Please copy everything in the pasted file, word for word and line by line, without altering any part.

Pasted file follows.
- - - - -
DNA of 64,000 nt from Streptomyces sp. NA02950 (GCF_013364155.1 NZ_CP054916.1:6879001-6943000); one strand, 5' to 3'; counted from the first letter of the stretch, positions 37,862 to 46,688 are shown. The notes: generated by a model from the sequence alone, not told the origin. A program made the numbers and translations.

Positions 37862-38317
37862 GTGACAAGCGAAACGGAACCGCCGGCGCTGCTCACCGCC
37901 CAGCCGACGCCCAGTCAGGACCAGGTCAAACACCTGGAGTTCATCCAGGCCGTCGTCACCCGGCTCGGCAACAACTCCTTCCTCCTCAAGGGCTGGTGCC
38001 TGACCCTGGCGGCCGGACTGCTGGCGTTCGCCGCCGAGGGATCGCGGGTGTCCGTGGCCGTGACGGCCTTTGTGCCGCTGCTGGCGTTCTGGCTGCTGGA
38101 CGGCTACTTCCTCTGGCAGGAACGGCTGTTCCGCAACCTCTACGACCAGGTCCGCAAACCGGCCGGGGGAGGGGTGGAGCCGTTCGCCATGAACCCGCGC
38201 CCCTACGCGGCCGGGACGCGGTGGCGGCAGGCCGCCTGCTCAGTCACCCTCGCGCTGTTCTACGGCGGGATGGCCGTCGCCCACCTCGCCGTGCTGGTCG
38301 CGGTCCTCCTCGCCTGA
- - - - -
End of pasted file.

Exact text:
DNA of 64,000 nt from Streptomyces sp. NA02950 (GCF_013364155.1 NZ_CP054916.1:6879001-6943000); one strand, 5' to 3'; counted from the first letter of the stretch, positions 37,862 to 46,688 are shown. The notes: generated by a model from the sequence alone, not told the origin. A program made the numbers and translations.

Positions 37862-38317
37862 GTGACAAGCGAAACGGAACCGCCGGCGCTGCTCACCGCC
37901 CAGCCGACGCCCAGTCAGGACCAGGTCAAACACCTGGAGTTCATCCAGGCCGTCGTCACCCGGCTCGGCAACAACTCCTTCCTCCTCAAGGGCTGGTGCC
38001 TGACCCTGGCGGCCGGACTGCTGGCGTTCGCCGCCGAGGGATCGCGGGTGTCCGTGGCCGTGACGGCCTTTGTGCCGCTGCTGGCGTTCTGGCTGCTGGA
38101 CGGCTACTTCCTCTGGCAGGAACGGCTGTTCCGCAACCTCTACGACCAGGTCCGCAAACCGGCCGGGGGAGGGGTGGAGCCGTTCGCCATGAACCCGCGC
38201 CCCTACGCGGCCGGGACGCGGTGGCGGCAGGCCGCCTGCTCAGTCACCCTCGCGCTGTTCTACGGCGGGATGGCCGTCGCCCACCTCGCCGTGCTGGTCG
38301 CGGTCCTCCTCGCCTGA